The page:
• RockChalkSpeechTalk. RockChalkSpeechTalk founder, Kari Radovich, is a speech therapist at Lee Ann Britain Infant Development Center (Britain IDC). This instagram account provides literacy based therapy, easy prep material ideas, and science-based circle time. Kari’s ideas are fun and creative for use at home or in the classroom.
  • MeddyTeddy. Meddy Teddy is a mindful teddy bear who does yoga. This account posts uplifting quotes, yoga poses and mindfulness related content. It is super cute and kids love Meddy.
  • TheMovementMama. The MovementMama instagram account is run by Kailee, a pediatric physical therapist at Lee Ann Britain Development Center (they hire really good therapists). Kailee’s account empowers parents through play-based movement. This account focuses on infants and toddlers and provides great educational content to parents.
  • SesameStreet. Its mission is to help kids grow smarter, stronger, kinder – in more than 150 countries around the world! What more could a parent ask for?
  • EmilyPriceWellness. Emily is a yoga teacher and wellness professional. She posts a variety of wonderful content related to self-care and wellness. She emphasizes a healthy lifestyle through movement, food and all things health related.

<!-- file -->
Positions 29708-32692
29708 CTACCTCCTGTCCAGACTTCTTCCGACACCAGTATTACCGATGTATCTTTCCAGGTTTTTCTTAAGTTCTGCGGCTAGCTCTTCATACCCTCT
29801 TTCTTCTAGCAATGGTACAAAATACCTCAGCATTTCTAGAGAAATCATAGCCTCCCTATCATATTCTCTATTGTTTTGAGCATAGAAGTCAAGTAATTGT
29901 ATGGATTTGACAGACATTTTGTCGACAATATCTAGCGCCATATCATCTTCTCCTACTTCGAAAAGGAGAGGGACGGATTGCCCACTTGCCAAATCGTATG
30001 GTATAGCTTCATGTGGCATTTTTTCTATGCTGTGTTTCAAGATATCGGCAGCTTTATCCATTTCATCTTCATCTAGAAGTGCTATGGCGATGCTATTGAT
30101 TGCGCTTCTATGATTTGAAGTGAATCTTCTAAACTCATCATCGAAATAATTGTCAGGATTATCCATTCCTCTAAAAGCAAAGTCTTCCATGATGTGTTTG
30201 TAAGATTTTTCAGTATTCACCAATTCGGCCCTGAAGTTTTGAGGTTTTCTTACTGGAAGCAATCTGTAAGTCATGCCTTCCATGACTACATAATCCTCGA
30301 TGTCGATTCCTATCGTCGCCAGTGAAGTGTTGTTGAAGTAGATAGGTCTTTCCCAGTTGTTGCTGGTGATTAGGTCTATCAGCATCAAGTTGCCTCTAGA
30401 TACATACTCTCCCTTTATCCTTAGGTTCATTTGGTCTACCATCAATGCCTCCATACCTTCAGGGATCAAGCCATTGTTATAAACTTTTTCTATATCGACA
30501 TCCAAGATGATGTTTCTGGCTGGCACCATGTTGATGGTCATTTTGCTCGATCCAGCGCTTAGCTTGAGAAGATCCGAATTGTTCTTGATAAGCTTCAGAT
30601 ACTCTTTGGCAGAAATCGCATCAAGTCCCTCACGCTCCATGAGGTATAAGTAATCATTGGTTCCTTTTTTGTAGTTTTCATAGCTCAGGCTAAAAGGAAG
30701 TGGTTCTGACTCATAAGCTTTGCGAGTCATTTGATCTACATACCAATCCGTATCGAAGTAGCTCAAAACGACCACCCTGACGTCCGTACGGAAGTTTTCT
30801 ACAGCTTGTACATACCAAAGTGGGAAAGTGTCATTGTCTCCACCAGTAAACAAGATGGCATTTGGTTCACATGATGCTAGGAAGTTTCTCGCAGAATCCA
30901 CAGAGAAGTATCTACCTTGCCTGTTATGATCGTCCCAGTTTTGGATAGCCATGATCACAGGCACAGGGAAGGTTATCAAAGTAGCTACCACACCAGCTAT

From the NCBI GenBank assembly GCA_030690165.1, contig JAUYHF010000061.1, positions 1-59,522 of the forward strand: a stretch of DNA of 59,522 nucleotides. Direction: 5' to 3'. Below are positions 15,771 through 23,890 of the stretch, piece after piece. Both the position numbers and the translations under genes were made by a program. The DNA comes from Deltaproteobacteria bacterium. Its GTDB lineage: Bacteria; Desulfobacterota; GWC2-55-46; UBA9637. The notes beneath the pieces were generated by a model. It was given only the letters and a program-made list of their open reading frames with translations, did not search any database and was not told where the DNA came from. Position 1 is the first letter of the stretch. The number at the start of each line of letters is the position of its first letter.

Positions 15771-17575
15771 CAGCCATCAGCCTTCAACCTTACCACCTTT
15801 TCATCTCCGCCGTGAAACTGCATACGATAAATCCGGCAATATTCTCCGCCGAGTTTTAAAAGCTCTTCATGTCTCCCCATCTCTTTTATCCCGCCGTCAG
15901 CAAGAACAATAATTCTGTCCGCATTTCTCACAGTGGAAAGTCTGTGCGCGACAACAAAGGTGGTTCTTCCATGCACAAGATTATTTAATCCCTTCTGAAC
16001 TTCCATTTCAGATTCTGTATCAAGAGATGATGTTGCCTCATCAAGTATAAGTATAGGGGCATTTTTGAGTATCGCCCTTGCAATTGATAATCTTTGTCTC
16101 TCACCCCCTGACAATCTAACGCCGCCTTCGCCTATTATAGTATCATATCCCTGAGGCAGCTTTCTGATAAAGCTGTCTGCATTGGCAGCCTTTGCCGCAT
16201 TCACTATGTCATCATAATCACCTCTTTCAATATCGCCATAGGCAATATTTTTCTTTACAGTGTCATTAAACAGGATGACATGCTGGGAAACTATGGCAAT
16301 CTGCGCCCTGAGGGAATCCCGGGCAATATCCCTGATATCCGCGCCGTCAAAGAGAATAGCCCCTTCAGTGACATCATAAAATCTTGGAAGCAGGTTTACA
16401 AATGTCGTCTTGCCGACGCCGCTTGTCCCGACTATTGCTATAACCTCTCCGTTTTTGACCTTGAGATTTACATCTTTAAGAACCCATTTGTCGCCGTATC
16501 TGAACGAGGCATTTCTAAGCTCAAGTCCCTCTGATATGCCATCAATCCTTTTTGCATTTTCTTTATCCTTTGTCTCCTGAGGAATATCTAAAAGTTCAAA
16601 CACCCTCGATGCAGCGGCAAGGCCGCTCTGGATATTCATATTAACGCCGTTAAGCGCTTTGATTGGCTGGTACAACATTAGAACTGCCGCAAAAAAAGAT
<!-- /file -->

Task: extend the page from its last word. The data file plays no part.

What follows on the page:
• Mindful Child Mindful Child Aerial Yoga also has an instagram account, we focus on movement, breath, and mindfulness for children. Our mission is to provide brain-based interventions that are fun for the whole family.

In summary, Instagram is more than just pretty pictures, hashtags, and videos. It has a variety of educational accounts for parents to follow to help with a home therapy program, brain breaks, or family time. Best of all it is free.

Vitamin D and COVID-19

Food Sources of Vitamin D

In a pandemic, with a stay at home mandate, there is little you are able to control. However, self-care and diet are one aspect that you do have control over. What you and your child eat can contribute to how your immune system responds to COVID-19. Of particular interest, is the link between vitamin D and respiratory illness. Studies are linking individuals with vitamin deficiencies with more severe cases of COVID-19 and higher mortality rates.  Vitamin D plays an important role in immune function, including fighting diseases.  It has been linked to severity of respiratory infections in the past such as influenza.